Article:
Imagine the Milky Way's 100 billion stars as a flat, tranquil pool of water. Now, picture someone dropping a stone the size of 400 million suns into that water. The tranquility is shattered. Wave after wave of energy ripples across the galaxy's surface, jostling and bouncing its stars in a chaotic dance that takes eons to calm.
Astronomers suspect that something like this may have really happened — not just once, but several times over the past several billion years.
In a new paper published Sept. 15 in the Monthly Notices of the Royal Astronomical Society, researchers explain how a nearby mini-galaxy — the Sagittarius dwarf galaxy — appears to have crashed through the Milky Way on at least two separate occasions, causing stars all around the galaxy to mysteriously oscillate at different speeds.
Using data from the European Space Agency's Gaia space observatory, researchers compared the movements of more than 20 million stars located throughout the Milky Way, but particularly in the outer regions of the galaxy's disc. The data revealed a mysterious ripple, or vibration, that seemed to be jostling stars all throughout the galaxy.
"We can see that these stars wobble and move up and down at different speeds," study author Paul McMillan, an astronomer at Lund University in Sweden, said in a translated statement.
Through a process that the researchers equated to "galactic seismology," the team modeled a wave pattern that could explain the strange ripple effect setting the Milky Way's stars off-kilter. They concluded that the ripples were likely released hundreds of millions of years ago, when the Sagittarius dwarf galaxy last passed through our galaxy — "a little bit like when a stone is dropped into a pond," McMillan said. It seems likely that a second, even earlier collision between the two galaxies also occurred, the researchers added.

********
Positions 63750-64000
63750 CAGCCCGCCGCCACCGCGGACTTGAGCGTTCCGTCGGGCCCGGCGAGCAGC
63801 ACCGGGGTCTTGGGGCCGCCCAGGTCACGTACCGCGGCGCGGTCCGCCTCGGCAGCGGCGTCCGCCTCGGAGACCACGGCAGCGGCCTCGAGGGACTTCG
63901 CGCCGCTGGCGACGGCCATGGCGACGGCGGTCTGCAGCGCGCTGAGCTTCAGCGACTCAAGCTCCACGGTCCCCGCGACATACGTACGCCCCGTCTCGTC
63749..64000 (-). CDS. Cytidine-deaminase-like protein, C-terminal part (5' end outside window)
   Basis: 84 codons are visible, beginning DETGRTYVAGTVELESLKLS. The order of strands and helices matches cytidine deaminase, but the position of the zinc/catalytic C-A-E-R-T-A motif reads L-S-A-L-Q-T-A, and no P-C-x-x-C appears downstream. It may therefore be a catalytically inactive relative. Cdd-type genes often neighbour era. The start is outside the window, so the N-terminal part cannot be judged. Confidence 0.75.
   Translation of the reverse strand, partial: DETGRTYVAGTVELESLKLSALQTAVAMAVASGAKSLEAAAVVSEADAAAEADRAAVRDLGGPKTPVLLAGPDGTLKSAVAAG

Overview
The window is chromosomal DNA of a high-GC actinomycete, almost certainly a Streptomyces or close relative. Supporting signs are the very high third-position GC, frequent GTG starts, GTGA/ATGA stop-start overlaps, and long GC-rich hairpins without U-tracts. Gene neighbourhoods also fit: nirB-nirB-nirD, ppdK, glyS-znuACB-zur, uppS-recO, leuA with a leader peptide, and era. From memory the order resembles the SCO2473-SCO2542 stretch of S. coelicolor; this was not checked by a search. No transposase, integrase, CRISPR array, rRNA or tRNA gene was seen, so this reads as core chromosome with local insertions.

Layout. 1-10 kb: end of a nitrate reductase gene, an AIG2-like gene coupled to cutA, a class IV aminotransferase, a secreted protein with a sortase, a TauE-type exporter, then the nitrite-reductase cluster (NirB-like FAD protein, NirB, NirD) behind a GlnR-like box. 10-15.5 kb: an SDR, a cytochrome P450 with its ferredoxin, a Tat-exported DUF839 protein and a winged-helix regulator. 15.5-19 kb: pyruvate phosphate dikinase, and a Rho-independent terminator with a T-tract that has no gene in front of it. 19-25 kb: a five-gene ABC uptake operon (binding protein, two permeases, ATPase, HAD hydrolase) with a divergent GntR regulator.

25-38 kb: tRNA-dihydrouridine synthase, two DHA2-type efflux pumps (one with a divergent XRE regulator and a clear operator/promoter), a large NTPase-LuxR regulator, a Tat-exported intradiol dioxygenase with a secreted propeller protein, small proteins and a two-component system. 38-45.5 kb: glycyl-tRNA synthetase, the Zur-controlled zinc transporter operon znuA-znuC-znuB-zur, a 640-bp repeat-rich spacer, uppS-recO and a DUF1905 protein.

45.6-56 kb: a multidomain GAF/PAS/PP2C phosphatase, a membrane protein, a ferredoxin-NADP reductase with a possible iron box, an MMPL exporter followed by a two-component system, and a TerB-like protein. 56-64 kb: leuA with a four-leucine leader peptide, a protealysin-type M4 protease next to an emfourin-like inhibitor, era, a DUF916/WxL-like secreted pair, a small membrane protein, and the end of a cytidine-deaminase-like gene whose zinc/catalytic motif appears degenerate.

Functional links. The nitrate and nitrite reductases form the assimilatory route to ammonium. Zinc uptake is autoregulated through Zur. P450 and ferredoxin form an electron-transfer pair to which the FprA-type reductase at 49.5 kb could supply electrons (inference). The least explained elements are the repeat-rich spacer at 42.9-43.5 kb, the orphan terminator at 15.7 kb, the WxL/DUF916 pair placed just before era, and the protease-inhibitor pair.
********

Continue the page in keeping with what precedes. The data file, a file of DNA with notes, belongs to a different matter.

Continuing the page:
Prior studies have suggested that an ancient collision with Sagittarius may have set off ripples at the Milky Way's center, but this new research is the first to show that those ripples extended all the way to the edge of the galaxy's disk, perturbing stars every step of the way. This new research should help piece together the long and violent history of our galaxy and its smaller neighbor, the researchers wrote.
Today, the Sagittarius dwarf galaxy is estimated to be about 400 times the mass of Earth's sun — a mere shrimp compared with the Milky Way's estimated mass of 1.5 trillion suns. Scientists suspect that Sagittarius was once much larger, but lost up to 20% of its mass to our galaxy after repeated collisions over the past several billion years.
These collisions likely changed the shape and size of our galaxy too; a 2011 study suggested that the Milky Way's spiral arm is the result of two collisions with the Sagittarius dwarf galaxy. Another study of Gaia data released in 2020 suggested that cosmic crashes between our galaxy and Sagittarius triggered baby booms of new stars in the Milky Way every time the two galaxies met.
Originally published on Live Science.